Please verify

Watch LIVE

Democratic lawmaker calls for hearing over United passenger dragged off flight

Del. Eleanor Holmes Norton (D-D.C.) is calling for an investigation into United Airlines after video surfaced of a man being violently removed from the cabin after no one volunteered to deplane the overbooked flight. (Alex Wong/Getty Images)

One Democratic lawmaker is calling for an investigation into United Airlines after a customer was dragged from the cabin of one of the company’s planes because it needed to make room for employees.

Despite intense criticism, United CEO Oscar Munoz has decided to stick by his employees, saying that while he “deeply regret[s]” what happened, he feels the forcefully removed customer was acting in a “disruptive and belligerent” manner, leaving agents “with no choice” but to call for back up to have him yanked from the flight.

But Del. Eleanor Holmes Norton (D-D.C.), a member of the House Transportation Committee, is — like many who saw the situation unfold — not satisfied with the way United dealt with the issue.

“I deplore the violent removal of a passenger from a United Airlines flight this weekend,” Norton said in a statement Monday, The Hill reported. “Airline passengers must have protections against such abusive treatment.”

“I am asking our committee for a hearing, which will allow us to question airport police, United Airlines personnel, and airport officials, among others,” she continued, “about whether appropriate procedures were in place in Chicago and are in place across the United States when passengers are asked to leave a flight.”

So here’s a rundown of what happened: Apparently, United overbooked Flight 3411, which was flying to Louisville from Chicago’s O’Hare International Airport, and needed to make room for a handful of airline employees.

According to flight passenger Audra Bridges, who recorded and posted to Facebook the now-viral video of the man who was violently removed from his seat, a United official came aboard the flight, saying the plane would not be taking off until four passengers volunteered to deplane.

United reportedly offered $800 to individuals who would voluntarily give up their seat, but when no one volunteered, the airline used an automated system to randomly select passengers for removal.

When one of the passengers refused to leave the cabin — the man in Bridges’ video — United called for law enforcement backup to conduct what the company later called an “involuntary de-boarding situation.” In the video, the man’s head is seen being slammed against the armrest of a nearby chair before he is dragged down the aisle of the cabin.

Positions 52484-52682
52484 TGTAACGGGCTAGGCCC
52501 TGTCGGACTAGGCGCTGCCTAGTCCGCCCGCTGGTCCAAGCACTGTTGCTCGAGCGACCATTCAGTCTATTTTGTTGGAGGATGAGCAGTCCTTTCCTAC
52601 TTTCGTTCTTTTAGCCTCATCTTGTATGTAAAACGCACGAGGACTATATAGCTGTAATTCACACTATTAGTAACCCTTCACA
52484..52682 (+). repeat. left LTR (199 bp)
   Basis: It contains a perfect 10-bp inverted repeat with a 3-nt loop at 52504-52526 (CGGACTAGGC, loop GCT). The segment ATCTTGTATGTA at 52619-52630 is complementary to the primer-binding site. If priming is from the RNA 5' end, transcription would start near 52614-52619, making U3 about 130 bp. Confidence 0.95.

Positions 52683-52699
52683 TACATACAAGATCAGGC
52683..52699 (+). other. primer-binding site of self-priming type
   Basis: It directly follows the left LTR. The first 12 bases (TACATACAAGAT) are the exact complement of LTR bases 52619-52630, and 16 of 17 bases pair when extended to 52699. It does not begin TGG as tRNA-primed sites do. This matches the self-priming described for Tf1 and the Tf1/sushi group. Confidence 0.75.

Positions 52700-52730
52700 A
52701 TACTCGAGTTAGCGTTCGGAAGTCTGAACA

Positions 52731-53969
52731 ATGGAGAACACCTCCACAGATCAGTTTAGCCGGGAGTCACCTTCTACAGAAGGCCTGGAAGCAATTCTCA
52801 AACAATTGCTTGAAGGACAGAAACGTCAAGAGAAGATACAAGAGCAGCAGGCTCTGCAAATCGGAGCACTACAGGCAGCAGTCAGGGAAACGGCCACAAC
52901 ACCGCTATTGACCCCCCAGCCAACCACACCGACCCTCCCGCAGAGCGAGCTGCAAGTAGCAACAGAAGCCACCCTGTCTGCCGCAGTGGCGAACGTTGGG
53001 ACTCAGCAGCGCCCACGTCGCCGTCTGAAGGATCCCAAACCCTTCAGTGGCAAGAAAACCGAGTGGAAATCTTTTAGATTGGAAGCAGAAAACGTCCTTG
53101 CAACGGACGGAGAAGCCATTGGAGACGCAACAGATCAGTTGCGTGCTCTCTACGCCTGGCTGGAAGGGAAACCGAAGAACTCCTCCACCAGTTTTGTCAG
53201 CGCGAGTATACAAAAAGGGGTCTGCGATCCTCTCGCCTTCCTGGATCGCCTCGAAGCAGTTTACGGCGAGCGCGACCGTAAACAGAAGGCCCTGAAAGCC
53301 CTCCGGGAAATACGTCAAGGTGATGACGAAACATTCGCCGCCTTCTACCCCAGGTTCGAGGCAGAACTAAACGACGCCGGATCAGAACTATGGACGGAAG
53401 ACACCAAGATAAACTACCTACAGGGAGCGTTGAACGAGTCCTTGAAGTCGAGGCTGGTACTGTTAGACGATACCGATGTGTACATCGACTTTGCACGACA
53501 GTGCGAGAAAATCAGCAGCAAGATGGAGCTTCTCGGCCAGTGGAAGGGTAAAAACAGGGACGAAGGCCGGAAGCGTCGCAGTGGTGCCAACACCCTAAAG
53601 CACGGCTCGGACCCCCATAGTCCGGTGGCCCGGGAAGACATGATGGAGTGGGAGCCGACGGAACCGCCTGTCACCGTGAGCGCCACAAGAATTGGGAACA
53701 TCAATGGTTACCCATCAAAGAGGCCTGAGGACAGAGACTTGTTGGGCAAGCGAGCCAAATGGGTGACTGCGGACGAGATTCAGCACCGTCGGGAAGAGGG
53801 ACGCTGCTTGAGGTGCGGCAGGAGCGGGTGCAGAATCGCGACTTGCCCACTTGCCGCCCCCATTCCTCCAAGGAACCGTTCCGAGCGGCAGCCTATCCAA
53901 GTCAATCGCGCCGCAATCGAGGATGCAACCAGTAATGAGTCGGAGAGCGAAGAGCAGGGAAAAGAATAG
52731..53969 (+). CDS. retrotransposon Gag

The next time the removed passenger was seen, he appeared battered and bloody, sparking a firestorm of backlash aimed at United for its handling of the situation.

“The only information available has been that perhaps $800 was offered to leave the flight,” Norton said. “Federal rules require airlines to give passengers four times their fare or up to $1,250 if they are bumped from an overbooked flight.”

The delegate said that she plans to send a letter Tuesday to Transportation Committee Chairman Bill Shuster (R-Pa.) and Aviation Subcommittee Chairman Frank LoBiondo (R-N.J.) to ask for more information regarding common practice for dealing with situations like United’s.

Rep. Sheila Jackson Lee (D-Texas) and Sen. Richard Blumenthal (D-Conn.) also expressed concern over the ordeal. Lee called for more information about the situation, and Blumenthal tweeted that “travelers should know their rights,” providing a link to a page on his website outlining “airline passenger protections.”

Munoz, for his part, said United is looking into the ordeal.

“This is an upsetting event to all of us here at United. I apologize for having to re-accommodate these customers,” he said. “Our team is moving with a sense of urgency to work with the authorities and conduct our own detailed review of what happened.”

Most recent
All Articles